Snowmobilers gearing up for tri-state weekend

Maine businesses and snowmobile clubs are preparing to roll out the red carpet for out-of-state riders this weekend, as enthusiasts from Vermont and New Hampshire head to the state to try out the trails for free. Mainers are offered the same opportunity in those states Jan. 29-31.

A trio of snowmobilers heads out of Fort Kent in 2015. (BDN photo by Julia Bayly).

A trio of snowmobilers heads out of Fort Kent in 2015. (BDN photo by Julia Bayly).

The weekend is the first of two “free” opportunities on tap for this season; the second comes Feb. 12-14, when Canadian riders from New Brunswick will be welcomed to the state, and Maine riders can cross the border to visit our neighbors to the north.

On the surface, it’s a good deal for the state: Showcasing Maine’s 14,000 miles of interconnected trails, which are groomed by members of local snowmobile clubs, ought to lead to repeat visitors in the future.

That’s the hope, at least.

Bonnie Holding, the director of information and education for the Maine Department of Inland Fisheries and Wildlife, said the free weekends are pretty straight-forward.

“The goal [this weekend] is to get more people to come to the state of Maine and look at our snowmobile trails, because we do have some great riding,” Holding said. “It also helps the other states — Vermont and New Hampshire — for us to go there.”

Make no mistake, snowmobiling is a big business in parts of Maine. Riders — especially those who travel to get here — spend money for fuel, lodging and meals, and many rural towns in western and northern Maine benefit.

In places such as Rangeley, Fort Kent, Portage Lake, Stratton and Greenville, it’s not uncommon to see 50 sleds parked outside a store or restaurant.

And allowing folks to sample those trails for free seems to make sense.

But the money spent at businesses isn’t the only piece of the puzzle.

“Free weekends” aren’t free, of course. Trips afield are expensive. The “free” refers to the fact that visiting sledders aren’t required to pay a Maine registration fee on their sleds on these two weekends.

Snowmobiling isn’t like driving a car, you see. If you or I drive our vehicles across the Piscataqua River bridge to New Hampshire, we aren’t required to stop and re-register our cars before we continue on our journeys.

Snowmobiles are different … and much of the money spent on snowmobile registrations is funneled directly back to the sport.

According to Bob Meyers, the executive director of the Maine Snowmobile Association, about 20 years ago, Maine shared “reciprocity” registration rights with 13 other states, from Washington and Minnesota to New Hampshire.

Those riders were welcome to bring their sleds to Maine and ride without paying an additional registration fee.

That, he said, was untenable.

“We just started pecking away at [the problem],” Meyers said. “If you’re going to have a user-pay system in place, the only way it works is if everyone pays.”

The math: Last year, 17,124 nonresident season-long registrations were sold in Maine, for $99 each. Meyers said 75 percent of that money goes to the snowmobile trail fund, which helps pay for grooming and upkeep on the trails that make the sport thrive in this state.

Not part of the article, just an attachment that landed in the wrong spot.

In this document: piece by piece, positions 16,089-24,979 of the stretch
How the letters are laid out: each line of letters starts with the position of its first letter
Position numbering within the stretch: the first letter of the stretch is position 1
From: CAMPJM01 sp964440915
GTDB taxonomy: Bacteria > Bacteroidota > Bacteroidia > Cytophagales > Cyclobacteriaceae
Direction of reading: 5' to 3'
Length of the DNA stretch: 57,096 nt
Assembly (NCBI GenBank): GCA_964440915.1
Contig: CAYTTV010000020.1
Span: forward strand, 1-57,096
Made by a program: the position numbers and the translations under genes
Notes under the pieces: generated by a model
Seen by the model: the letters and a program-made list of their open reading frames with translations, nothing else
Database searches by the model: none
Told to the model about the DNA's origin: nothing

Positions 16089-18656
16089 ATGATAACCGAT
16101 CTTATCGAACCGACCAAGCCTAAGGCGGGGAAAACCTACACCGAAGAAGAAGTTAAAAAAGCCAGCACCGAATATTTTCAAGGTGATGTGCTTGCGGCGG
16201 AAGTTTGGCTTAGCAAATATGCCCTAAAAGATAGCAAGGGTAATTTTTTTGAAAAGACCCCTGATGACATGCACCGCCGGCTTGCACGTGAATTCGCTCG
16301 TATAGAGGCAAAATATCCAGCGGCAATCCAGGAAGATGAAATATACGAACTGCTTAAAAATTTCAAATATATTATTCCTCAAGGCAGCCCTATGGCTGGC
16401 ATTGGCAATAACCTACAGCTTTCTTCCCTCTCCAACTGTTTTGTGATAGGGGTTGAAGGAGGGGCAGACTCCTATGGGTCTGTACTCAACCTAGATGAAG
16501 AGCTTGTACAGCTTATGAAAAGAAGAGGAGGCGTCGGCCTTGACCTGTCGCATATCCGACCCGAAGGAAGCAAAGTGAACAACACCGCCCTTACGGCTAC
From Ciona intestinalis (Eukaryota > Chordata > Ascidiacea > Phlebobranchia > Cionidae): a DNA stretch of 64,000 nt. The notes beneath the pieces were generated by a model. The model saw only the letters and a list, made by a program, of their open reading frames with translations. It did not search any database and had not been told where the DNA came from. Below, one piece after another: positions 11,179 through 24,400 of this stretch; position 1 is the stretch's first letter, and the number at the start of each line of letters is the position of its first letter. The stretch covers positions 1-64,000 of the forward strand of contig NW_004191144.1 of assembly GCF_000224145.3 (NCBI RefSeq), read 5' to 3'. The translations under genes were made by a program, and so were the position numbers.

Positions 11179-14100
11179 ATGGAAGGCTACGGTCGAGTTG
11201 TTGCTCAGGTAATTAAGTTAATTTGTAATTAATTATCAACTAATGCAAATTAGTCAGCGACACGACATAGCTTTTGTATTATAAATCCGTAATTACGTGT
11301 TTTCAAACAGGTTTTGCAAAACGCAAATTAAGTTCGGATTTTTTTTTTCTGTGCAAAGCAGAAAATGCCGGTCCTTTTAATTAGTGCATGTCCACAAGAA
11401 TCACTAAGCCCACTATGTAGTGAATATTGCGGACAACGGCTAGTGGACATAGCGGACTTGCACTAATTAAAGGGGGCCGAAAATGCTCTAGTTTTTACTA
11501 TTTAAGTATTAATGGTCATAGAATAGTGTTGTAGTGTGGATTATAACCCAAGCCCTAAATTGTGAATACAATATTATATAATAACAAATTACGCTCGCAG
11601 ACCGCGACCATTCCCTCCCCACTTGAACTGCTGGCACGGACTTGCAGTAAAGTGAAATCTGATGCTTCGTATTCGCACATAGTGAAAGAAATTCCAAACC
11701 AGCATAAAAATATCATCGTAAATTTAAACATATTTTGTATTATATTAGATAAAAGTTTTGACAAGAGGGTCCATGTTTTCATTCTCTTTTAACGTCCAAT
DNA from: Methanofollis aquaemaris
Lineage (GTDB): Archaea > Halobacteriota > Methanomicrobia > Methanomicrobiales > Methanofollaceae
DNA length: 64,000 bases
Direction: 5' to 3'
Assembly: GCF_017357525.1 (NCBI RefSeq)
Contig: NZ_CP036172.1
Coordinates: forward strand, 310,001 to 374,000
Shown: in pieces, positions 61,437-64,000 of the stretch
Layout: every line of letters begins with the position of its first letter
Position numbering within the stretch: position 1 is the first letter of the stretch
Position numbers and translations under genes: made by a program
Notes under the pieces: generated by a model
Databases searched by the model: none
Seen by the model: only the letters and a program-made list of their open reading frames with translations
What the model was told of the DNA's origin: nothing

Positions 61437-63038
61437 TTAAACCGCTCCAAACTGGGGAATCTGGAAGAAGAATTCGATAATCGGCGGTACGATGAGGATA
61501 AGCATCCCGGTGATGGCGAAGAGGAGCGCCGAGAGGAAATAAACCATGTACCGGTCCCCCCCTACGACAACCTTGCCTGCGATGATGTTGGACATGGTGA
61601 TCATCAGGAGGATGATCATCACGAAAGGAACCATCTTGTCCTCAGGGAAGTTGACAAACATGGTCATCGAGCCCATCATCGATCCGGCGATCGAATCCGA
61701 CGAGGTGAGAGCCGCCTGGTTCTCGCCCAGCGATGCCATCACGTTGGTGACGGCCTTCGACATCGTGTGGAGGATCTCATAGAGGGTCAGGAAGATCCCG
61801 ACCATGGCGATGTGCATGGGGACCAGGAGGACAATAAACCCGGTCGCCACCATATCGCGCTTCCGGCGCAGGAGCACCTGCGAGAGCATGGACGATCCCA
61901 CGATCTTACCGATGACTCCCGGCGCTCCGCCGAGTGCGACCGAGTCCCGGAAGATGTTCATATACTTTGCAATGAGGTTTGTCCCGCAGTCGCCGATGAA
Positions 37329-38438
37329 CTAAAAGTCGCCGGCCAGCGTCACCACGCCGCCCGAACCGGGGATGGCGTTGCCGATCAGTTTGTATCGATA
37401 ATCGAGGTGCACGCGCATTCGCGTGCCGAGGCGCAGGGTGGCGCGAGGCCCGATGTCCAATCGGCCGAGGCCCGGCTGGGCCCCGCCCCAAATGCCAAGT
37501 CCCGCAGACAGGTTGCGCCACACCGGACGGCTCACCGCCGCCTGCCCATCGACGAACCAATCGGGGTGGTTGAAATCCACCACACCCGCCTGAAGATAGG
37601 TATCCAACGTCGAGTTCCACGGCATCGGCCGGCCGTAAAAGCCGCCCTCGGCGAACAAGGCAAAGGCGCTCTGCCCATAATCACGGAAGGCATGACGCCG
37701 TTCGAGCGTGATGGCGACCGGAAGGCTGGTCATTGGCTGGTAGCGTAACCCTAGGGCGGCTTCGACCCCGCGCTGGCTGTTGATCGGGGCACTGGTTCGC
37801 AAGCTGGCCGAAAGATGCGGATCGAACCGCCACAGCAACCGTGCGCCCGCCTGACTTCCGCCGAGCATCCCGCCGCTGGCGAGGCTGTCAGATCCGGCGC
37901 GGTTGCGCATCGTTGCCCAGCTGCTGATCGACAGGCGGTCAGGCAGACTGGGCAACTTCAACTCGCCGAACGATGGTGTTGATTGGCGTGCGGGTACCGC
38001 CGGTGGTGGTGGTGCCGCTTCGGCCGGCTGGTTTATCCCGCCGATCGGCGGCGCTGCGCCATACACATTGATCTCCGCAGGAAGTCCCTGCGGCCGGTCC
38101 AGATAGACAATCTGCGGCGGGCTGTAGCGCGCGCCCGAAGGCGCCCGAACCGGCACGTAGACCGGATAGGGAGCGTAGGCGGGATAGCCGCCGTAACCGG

Another 62,973 Mainers purchased season registrations for $45 apiece. The formula is different for Mainers, because towns get a share of that fee, but Meyers said on average, about 60 percent of that money goes to the trail fund.

The official Maine Snowmobile Association stance, according to Meyers: “We like to see people coming from out of state [on free weekends] and visiting the local businesses.

“We also hope they’re supporting the clubs when they’re here, because the clubs just do a fantastic job,” he added.

But Meyers is concerned that offering a free three-day weekend can have an undesirable side-effect.

“What we have seen happen, which is pretty frustrating, is we’ve seen a pretty steep decline in three-day [nonresident] registrations, and what appears to be happening is that some people will plan their one week a year [for sledding in Maine] for this weekend.”

During the winter of 2011-12, the state sold 3,944 three-day registrations to nonresidents. A year ago, it sold 3,247.

And although Meyers has a few concerns about free weekends, he also wears another hat that requires him to focus on the positive.

“I’m also the current chairman of the board of the Maine Tourism Association,” he said with a chuckle. “We love having people coming to Maine no matter what they’re doing.”

And he said he expects a busy weekend as riders from New Hampshire roll into the state.

“The phones [at the Maine Snowmobile Association] have been very busy this week, as has the email, with people asking questions,” he said. “It’s not prime riding, but it’s good … the Maine clubs really know what they’re doing [when it comes to grooming trails], and they’ve really made a lady out of what’s there [for snow].”

John Holyoke can be reached at or 990-8214. Follow him on Twitter: @JohnHolyoke.


John Holyoke

About John Holyoke

John Holyoke has been enjoying himself in Maine's great outdoors since he was a kid. Today, he's the Outdoors editor for the BDN, a job that allows him to meet up with Maine outdoors enthusiasts in their natural habitat. The stories he gathers provide fodder for his columns, and this blog.